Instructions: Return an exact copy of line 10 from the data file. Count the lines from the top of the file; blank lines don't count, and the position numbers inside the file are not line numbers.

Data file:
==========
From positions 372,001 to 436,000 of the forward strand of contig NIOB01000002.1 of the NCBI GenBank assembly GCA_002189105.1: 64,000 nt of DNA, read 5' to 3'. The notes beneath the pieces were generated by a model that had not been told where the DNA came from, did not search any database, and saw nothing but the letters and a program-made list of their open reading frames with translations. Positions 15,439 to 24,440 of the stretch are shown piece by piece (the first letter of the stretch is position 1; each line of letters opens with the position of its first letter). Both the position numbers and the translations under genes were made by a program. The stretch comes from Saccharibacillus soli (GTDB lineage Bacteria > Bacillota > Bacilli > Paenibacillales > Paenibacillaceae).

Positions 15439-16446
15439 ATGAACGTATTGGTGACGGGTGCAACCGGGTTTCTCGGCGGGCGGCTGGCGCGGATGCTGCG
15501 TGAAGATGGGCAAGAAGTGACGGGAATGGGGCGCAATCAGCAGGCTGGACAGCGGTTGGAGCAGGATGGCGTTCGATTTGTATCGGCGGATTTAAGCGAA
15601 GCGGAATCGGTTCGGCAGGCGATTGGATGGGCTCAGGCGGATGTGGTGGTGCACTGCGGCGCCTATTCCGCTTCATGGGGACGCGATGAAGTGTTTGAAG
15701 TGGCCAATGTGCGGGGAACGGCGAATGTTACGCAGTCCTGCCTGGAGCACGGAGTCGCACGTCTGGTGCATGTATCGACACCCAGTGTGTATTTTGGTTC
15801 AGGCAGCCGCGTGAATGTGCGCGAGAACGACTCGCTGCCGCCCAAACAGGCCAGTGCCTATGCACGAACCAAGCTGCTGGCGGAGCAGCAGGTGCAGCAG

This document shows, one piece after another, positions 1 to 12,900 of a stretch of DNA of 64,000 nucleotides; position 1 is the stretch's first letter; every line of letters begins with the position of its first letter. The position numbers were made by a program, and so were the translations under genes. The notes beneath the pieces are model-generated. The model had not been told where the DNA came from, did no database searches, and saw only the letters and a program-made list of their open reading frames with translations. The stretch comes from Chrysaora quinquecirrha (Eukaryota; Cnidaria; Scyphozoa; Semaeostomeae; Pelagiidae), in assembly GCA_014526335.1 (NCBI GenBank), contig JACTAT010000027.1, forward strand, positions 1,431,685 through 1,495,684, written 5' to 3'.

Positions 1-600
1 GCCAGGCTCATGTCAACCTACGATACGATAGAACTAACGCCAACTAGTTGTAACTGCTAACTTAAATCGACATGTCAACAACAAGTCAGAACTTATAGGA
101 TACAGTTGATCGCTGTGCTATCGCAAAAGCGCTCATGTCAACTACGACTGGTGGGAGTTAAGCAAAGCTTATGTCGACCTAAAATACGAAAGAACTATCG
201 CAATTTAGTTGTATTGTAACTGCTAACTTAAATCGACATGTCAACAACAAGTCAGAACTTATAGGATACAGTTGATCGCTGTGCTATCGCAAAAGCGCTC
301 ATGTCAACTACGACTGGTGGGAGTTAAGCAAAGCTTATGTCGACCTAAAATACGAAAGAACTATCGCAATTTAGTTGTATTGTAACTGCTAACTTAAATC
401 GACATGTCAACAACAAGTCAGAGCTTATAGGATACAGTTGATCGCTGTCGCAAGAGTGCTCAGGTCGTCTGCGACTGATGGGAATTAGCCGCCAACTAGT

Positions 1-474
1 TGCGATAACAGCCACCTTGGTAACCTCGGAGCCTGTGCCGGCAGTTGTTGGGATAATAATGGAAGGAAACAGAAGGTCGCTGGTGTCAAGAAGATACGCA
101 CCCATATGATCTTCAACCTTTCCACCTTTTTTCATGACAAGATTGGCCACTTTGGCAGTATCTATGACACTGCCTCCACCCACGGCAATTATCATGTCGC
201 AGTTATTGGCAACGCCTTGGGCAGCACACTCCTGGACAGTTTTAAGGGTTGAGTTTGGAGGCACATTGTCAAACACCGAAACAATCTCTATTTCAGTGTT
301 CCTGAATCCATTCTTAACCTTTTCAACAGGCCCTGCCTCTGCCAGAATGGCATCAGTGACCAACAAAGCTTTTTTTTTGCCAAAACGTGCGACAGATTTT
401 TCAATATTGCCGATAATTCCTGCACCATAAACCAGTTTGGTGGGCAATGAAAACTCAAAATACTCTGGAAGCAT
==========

1 GCCAGGCTCATGTCAACCTACGATACGATAGAACTAACGCCAACTAGTTGTAACTGCTAACTTAAATCGACATGTCAACAACAAGTCAGAACTTATAGGA